Black America Asks: Who Is Bernie Sanders?

After his victories in Iowa and New Hampshire, more and more people in our communities are asking: Who IS Bernie Sanders?

Last week, Congressional Black Caucus Members were asking it openly as they watched Rev. Al Sharpton host Bernie in Harlem, just hours after Bernie had the most decisive victory in the history of the New Hampshire Democratic presidential primary.

Yesterday he met with students at Allen University in South Carolina, and Morehouse in Atlanta.

Later this week, major black civil rights leaders will be sitting down with him to discuss his agenda.

Who is Bernie Sanders? Who is this man that keeps upsetting our nation's most powerful political dynasty at the polls? Let me take a moment to answer that.

He was born in Brooklyn.

He beats every leading Republican in the polls, and often does better against them than his opponent.

He does what he says he'll do.

Indeed, he has a lifetime history of doing the right thing. He has a vision for change and, yes, social revolution that is directly inspired by the example and words of Rev. Dr. Martin Luther King, Jr.

Bernie began his political life as a civil rights organizer.

He got arrested fighting to integrate university housing in Chicago in the early 1960s. (If John Lewis did not see Bernie Sanders in the Civil Rights Movement, it may just have been because Bernie had his back. John became national chairman of SNCC in 1963. Bernie joined CORE at the University of Chicago in 1961, according to national reports. As chairman, he then led the group in its merger with the campus chapter of SNCC in 1962, and was arrested in 1963.

Bernie was one of the few elected officials in Vermont to endorse Jesse Jackson for president of the United States in 1984.

Today, he has a 100 percent rating from the NAACP. He also has the best platform for ending mass incarceration, improving community policing, and advancing racial justice.

Bernie protested the War in Vietnam as a young man.

He voted against the foolish and very expensive war in Iraq, which has robbed us of funds -- and more importantly, of young lives -- that might have help lift up our communities and our nation.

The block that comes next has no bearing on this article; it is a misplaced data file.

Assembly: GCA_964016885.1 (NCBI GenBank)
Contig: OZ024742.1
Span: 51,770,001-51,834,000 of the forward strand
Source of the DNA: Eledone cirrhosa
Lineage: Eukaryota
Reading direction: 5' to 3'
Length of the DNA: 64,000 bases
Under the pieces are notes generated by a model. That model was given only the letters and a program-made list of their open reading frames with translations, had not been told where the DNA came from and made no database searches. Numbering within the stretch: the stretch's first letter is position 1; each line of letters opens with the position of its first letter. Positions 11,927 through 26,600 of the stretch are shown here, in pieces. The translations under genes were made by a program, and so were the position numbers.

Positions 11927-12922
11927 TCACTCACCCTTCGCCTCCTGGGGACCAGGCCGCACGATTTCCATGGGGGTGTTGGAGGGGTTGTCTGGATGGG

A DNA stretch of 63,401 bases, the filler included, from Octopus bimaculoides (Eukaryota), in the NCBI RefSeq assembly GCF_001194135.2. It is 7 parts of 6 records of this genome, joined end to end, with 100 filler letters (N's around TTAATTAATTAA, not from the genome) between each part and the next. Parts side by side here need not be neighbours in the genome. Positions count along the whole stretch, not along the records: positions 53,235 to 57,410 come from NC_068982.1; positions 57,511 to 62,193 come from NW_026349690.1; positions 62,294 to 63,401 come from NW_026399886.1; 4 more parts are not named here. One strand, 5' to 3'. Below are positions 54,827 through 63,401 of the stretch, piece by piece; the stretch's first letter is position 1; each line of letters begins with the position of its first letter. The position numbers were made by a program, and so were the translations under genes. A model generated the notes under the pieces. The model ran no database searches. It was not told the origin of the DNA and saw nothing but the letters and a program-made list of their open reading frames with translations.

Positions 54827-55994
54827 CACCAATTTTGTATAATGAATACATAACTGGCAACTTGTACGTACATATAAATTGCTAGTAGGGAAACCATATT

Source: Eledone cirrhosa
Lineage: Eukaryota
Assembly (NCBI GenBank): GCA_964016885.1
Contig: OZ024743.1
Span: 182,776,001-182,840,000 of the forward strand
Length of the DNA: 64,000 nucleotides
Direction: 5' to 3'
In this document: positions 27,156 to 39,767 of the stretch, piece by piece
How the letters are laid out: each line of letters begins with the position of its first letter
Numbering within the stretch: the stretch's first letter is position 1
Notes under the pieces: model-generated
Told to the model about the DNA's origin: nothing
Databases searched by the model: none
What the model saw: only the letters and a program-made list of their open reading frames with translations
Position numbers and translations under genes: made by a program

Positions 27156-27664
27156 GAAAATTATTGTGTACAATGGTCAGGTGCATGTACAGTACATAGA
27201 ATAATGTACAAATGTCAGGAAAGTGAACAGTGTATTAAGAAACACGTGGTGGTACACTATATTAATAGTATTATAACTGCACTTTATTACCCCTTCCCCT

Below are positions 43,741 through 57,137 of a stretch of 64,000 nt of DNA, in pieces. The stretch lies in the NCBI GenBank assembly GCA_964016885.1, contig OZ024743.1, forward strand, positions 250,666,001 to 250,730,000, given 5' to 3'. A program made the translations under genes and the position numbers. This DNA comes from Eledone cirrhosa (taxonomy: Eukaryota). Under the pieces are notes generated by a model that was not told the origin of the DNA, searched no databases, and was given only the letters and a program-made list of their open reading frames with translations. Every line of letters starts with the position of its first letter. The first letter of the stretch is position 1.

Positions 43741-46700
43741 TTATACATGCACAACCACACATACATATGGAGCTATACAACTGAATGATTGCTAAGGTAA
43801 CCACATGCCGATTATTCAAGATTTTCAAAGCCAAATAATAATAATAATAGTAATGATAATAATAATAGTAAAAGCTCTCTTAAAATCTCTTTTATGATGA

Speaking of lives, Bernie is also the only candidate who has been willing to lose a major election fighting for an assault weapons ban (as he did when ran for Congress in 1988).

Today, he has a courageous plan to end gun violence, and has a D-minus rating from the NRA to show for it. (An F would be even better... but he's working on that.) Meanwhile his opponent, who like Bernie is running to the left on guns this year, hopes we will forget that she ran to the right of President Obama on the same issue eight years ago.

Bernie understands that gun violence is about more than just guns. He understands the larger social and economic reality faced by our Black and Brown young people, who are the most likely to shoot each other (just as our unemployed white and Native American working class young people are the most likely to shoot themselves).

In other words, Bernie knows that nothing stops a bullet like a job.

Bernie Sanders often expresses his outrage over the real unemployment and underemployment rate for Black youth with high school degrees, which is a shocking 51 percent, in front of crowds of every color. He has a plan to create a million youth jobs to help solve that problem.

Bernie is committed to fighting the Wall Street greed that has decimated Black and Brown communities. He understands that people accumulated their wealth in housing in the 1990s, then lost it in the 2008 crisis after being redlined on lending rates and exploited by predatory lenders. He knows that the rules are rigged by banks that became too big to fail after President Clinton helped eliminate the Glass-Steagall Act and deregulate Wall Street.

There is no question that Bernie Sanders will do more to rein in Wall Street's greed and fraud, end its destructive behavior, and rebuild our communities. He has never taken a dime from their lobbyists, and has built his campaign on the urgent need to rebuild and unleash our economy from the bottom up.

He has the best racial justice platform of any presidential candidate -- but every part of his platform helps African-Americans. His infrastructure plan creates or preserves 13 million good jobs. That helps African-Americans. Providing tuition-free education at public colleges and universities opens the door to opportunity for young people. That helps African-Americans. He has a plan to protect and expand Social Security -- that helps African-Americans.

Moreover, Bernie Sanders knows how to get things done. In these highly partisan times, he has repeatedly reached across the aisle to get results for the American people -- on issues as fundamental as strengthening how we care for our veterans, providing heating oil for the poor, and making sure the Federal Reserve system is as strong as possible.

But, above all else, Bernie Sanders strives to bring all Americans together with his belief that we are one nation and one community, and the fierce urgency with which he is helping to build a movement that will defend the American dream.

That is why he joined the civil rights movement then. That is why he is running for president now.